- law enforcement (pet trade, hunting, habitat, sanctuary)
- environmental education / public relation
- REDD / REDD+
- Protected areas
- Action planning
- Capacity building
- Poverty reduction / economical development
- Release / reintroduction to the wild
- Mitigating impact of resource extraction
- Health programs
Action planning is a common approach for planning, implementing and measuring success for conserving biodiversity. Some action plans describe the commitment of a country or region to protect their biodiversity. To date, 173 signatory parties (countries) have developed National Biodiversity Strategies and Action Plans (NBSAPs) as the principal instrument for implementing the United Nations Convention of Biological Diversity (CBD) at the national level. The plans describe the countries biological resources and detail a plan to protect those resources. Individual countries sometimes produce their own national action plans for specific threatened species found within their borders. The species range may extend beyond the countries borders but the plan represents that particular country’s commitment to protect the species. Known as National Great Ape Survival Plans (NGASPs), these plans aim to provide a strategic framework to new and on-going conservation efforts within each great ape range state (e.g., DRC, 2005).
Other action plans describe what it will take to ensure the survival of a taxonomic group or species throughout its range. The International Union for Conservation of Nature (IUCN) Species Survival Commission produces such action plans and since 1987, has published over 60. The SSC Action Plan series assess the conservation status of a species and their habitat, and outline conservation priorities. They are compiled by the SSC’s Specialist Groups, and are considered to be the world’s most authoritative source of species-related conservation information. IUCN/SSC has produced several action plans that either includes species of great apes within a more general action plan for primates of a region (Oates, 1986; Eudey, 1987) or more recently, directly address one or more species of great apes (IUCN, in prep; Kormos & Boesch, 2003; Kormos et al., 2003; Maldonado et al., (in prep); Morgan et al., 2011; Oates et al., 2005; Plumptre et al., 2010; Soehartono et al., 2009; Tutin et al., 2005).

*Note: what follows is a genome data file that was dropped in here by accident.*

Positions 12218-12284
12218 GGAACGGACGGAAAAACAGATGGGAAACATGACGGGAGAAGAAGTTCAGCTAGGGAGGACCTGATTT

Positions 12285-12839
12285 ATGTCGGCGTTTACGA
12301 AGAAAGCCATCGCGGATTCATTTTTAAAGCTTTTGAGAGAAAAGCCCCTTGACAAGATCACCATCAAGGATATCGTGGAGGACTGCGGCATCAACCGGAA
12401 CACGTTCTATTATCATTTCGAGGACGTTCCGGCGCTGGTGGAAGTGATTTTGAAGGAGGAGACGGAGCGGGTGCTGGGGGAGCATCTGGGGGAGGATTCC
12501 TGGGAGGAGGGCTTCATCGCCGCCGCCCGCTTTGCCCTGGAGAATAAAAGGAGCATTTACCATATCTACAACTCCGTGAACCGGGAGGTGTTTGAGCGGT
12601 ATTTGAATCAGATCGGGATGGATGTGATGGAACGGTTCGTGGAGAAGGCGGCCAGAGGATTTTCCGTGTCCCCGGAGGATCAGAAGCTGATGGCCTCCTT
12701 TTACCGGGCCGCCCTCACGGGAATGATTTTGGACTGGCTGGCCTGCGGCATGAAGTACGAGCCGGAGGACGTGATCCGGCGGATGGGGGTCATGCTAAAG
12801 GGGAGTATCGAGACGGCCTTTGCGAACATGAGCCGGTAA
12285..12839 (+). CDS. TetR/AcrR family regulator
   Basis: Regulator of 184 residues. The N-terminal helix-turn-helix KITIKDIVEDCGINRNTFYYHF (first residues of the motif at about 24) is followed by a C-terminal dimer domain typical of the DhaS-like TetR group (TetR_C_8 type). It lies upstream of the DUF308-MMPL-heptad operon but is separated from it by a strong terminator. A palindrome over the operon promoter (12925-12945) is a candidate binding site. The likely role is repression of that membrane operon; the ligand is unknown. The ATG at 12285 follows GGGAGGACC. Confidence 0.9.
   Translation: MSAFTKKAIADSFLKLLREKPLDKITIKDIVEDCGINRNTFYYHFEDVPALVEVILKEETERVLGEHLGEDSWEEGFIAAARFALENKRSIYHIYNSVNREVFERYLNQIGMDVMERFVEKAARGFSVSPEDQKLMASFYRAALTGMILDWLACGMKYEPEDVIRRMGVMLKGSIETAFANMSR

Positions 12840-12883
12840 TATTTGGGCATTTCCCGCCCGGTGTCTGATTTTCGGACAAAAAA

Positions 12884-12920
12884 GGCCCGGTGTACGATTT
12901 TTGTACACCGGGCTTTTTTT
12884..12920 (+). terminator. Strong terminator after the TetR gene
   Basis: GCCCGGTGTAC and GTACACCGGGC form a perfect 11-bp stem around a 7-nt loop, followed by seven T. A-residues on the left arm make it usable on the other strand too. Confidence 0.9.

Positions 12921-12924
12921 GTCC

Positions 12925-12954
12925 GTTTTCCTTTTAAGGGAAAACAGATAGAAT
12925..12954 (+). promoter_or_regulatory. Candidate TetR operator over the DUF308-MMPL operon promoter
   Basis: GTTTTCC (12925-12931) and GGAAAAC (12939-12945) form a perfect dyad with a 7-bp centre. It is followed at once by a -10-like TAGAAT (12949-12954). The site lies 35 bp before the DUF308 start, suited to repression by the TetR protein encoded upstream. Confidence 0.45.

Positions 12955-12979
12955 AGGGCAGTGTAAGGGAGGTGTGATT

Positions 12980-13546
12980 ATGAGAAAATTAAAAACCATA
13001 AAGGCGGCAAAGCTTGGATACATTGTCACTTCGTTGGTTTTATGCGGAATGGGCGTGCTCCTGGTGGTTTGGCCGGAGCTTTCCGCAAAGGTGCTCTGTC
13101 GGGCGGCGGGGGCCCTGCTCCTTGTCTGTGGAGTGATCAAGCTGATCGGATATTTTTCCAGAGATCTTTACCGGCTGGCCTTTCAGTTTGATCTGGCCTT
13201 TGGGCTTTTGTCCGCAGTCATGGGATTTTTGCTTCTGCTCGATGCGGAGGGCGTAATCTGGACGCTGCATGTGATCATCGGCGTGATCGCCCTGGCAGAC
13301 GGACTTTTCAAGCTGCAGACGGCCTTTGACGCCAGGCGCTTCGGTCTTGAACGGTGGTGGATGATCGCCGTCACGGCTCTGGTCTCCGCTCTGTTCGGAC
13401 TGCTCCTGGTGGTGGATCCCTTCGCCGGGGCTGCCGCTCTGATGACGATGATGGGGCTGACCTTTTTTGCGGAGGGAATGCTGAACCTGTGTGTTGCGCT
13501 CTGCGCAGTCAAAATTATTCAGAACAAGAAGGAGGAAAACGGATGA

IUCN species action plans act as a compendium of Specialist Group knowledge and expertise on species information in a framework for conservation action to guide future activities. They elaborate on the IUCN Red List of Threatened Species by describing current threats, actions that need to be taken, and their order of priority. As such they provide a baseline to measure change in status and conservation actions taken to reduce the risk of extinction. Action plans detail the rationale, information and recommendations that need to be conveyed to galvanise support. They provide a common framework and focus for a wide range of players, from governmental level decision-makers, to protected area managers, the implementers of conservation activities, to donors who will fund them. They can be used as an aid to fundraising and help guide decisions concerning resource allocation.
How can action planning help ape conservation?
Are there also negative aspects of active planning for great apes/challenges/issues?
How is action planning implemented /applied in practice?
Compiled and edited 2011 by Kay H. Farmer
Reviewed by Hjalmar Kuehl, Josephine Head and Neba Funwi-Gabga